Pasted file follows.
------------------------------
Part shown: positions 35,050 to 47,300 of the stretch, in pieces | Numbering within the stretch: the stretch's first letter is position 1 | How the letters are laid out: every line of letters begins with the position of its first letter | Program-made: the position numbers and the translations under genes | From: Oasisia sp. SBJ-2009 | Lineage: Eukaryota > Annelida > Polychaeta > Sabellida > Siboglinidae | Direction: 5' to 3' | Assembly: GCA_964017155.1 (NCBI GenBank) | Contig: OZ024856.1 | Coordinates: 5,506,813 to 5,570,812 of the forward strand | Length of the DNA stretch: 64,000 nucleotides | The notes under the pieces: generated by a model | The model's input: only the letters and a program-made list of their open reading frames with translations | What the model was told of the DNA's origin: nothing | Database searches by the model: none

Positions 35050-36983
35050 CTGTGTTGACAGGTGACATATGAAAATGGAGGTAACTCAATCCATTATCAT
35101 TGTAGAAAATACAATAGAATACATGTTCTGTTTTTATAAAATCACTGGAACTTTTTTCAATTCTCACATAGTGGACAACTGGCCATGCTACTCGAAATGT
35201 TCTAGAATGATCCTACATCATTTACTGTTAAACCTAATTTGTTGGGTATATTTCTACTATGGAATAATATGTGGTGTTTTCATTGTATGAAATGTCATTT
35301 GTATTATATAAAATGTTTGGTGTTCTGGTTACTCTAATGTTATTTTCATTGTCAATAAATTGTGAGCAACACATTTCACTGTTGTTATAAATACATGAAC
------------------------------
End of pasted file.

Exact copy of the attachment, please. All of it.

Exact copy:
Part shown: positions 35,050 to 47,300 of the stretch, in pieces | Numbering within the stretch: the stretch's first letter is position 1 | How the letters are laid out: every line of letters begins with the position of its first letter | Program-made: the position numbers and the translations under genes | From: Oasisia sp. SBJ-2009 | Lineage: Eukaryota > Annelida > Polychaeta > Sabellida > Siboglinidae | Direction: 5' to 3' | Assembly: GCA_964017155.1 (NCBI GenBank) | Contig: OZ024856.1 | Coordinates: 5,506,813 to 5,570,812 of the forward strand | Length of the DNA stretch: 64,000 nucleotides | The notes under the pieces: generated by a model | The model's input: only the letters and a program-made list of their open reading frames with translations | What the model was told of the DNA's origin: nothing | Database searches by the model: none

Positions 35050-36983
35050 CTGTGTTGACAGGTGACATATGAAAATGGAGGTAACTCAATCCATTATCAT
35101 TGTAGAAAATACAATAGAATACATGTTCTGTTTTTATAAAATCACTGGAACTTTTTTCAATTCTCACATAGTGGACAACTGGCCATGCTACTCGAAATGT
35201 TCTAGAATGATCCTACATCATTTACTGTTAAACCTAATTTGTTGGGTATATTTCTACTATGGAATAATATGTGGTGTTTTCATTGTATGAAATGTCATTT
35301 GTATTATATAAAATGTTTGGTGTTCTGGTTACTCTAATGTTATTTTCATTGTCAATAAATTGTGAGCAACACATTTCACTGTTGTTATAAATACATGAAC